A useful defence is to make for the nooks and crannies, and an Englishman will naturally seek the tomb of St Gregory the Great, who at the end of the sixth century sent St Augustine of Canterbury to evangelise the English. (One wonders what he made of Sixtus' mosaics in Santa Maria Maggiore, put up at a time as distant from him as is Queen Victoria's coronation from us.)
Gregory lived in a troubled age and knew, to use Dante's words, how heavy is the mantle of Peter to him who would keep it unstained. Among all the cares of maintenance, political crisis in Italy and the need to consolidate the Church's sometimes uncertain hold over recently converted barbarian tribes, he did not forget the obligation of mission that his office imposed on him.
Englishmen and not only Catholics have good reasons for making a thankful pilgrimage to Rome.
However much pluralism and decentralisation develop, we shall always do well to turn our minds to the shrines of Peter and Paul, to the nature of the apostolic office, and to the responsibilities it brings. And we do well to turn our minds to Rome, if only because there is a desk in the Vatican where the buck stops.
From remembering Peter and Gregory. one passes naturally to thinking of him who now bears the care of all the Churches. Paul VI has named reconciliation as the second theme of the Holy Year, and recently has spoken often of the need for reconciliation within the Church.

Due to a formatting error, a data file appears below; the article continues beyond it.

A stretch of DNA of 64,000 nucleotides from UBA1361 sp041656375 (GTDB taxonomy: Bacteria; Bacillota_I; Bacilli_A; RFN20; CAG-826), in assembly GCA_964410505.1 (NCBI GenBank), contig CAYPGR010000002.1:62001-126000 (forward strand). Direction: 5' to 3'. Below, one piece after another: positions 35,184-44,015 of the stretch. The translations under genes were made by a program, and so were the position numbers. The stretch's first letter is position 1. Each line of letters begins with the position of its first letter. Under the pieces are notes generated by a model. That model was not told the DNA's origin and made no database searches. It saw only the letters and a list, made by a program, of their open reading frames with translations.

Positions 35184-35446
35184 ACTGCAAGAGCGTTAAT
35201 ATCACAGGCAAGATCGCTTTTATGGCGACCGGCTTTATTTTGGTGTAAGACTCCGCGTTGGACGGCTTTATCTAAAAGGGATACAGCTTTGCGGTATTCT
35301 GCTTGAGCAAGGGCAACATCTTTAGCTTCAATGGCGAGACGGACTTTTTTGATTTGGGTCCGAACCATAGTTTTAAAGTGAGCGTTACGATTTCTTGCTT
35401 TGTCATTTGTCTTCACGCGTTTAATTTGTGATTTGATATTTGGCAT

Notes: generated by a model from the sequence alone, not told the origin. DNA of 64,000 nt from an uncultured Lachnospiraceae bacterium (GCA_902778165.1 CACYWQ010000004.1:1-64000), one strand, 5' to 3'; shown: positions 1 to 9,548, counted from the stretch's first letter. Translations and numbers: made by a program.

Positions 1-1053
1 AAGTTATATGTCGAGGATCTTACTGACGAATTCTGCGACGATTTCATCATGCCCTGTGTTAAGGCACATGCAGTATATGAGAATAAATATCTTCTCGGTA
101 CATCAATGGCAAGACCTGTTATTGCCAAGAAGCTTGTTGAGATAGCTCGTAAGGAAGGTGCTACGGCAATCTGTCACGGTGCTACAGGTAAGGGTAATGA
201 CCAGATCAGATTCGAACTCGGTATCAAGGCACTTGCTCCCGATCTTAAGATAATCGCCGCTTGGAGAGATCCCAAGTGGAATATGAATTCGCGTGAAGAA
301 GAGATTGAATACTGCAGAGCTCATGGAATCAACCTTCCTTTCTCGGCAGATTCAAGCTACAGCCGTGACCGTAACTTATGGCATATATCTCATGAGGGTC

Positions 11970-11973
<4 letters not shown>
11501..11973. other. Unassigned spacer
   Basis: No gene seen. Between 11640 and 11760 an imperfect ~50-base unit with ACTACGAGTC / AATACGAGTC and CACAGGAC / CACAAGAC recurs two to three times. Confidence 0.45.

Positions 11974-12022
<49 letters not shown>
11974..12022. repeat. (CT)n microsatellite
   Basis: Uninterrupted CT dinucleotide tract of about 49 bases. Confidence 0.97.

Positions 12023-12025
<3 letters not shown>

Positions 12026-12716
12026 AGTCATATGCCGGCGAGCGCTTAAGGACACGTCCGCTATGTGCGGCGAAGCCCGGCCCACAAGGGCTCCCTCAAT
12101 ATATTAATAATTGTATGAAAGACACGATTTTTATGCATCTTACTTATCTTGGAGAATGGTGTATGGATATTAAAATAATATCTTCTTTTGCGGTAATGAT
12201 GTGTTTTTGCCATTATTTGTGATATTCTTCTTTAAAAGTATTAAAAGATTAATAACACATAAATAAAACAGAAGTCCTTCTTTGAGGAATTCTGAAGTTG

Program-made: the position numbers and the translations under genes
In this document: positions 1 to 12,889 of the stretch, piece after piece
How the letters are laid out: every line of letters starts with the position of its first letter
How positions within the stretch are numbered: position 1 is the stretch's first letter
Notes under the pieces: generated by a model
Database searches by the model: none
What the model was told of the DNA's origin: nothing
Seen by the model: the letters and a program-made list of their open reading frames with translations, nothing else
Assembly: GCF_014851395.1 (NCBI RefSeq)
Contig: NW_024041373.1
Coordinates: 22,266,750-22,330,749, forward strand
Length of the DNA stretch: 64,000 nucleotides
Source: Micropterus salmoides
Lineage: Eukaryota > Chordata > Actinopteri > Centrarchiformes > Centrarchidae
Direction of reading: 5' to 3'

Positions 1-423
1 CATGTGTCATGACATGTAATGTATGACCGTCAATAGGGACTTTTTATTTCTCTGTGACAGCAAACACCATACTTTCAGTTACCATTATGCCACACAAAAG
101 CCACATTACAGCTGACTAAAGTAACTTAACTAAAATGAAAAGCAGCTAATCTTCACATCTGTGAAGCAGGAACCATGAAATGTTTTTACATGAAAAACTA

With this theme must he linked the theme of mission, the concern of the Synod of Bishops held last year an event which the Pope sees as intimately connected with the Holy Year. Christians need to be one because their task is one, and exacting.
In his Bull of Indiction, rich in suggestions, and 2like much that Popc Paul writes -. eminently readable, he urges us to sec this year as an opportunity to reflect, at the end of ten years of experimentation which
have followed the Council, to discern what is most valuable in our discoveries, and to make choices and commitments for the future.
This call to unity is not an imposition of uniformity, still less a step into the past: it is a call to mission for the future.
St Peter's is at its best when full of people, with the Pope presiding over the Eucharist at the central altar. It is here that the point of the Holy Year seems to be most clearly made.
The Papal liturgy, while solemn, has none of the court ceremonial that was to be seen in the Holy Year of 1950. One does not visit Rome to see ostrich feathers, a triple crown, silver trumpets. One is invited to make the pilgrimage in order to focus on the central mysteries of the Faith, to take one further step in the pilgrimage of the human race towards God.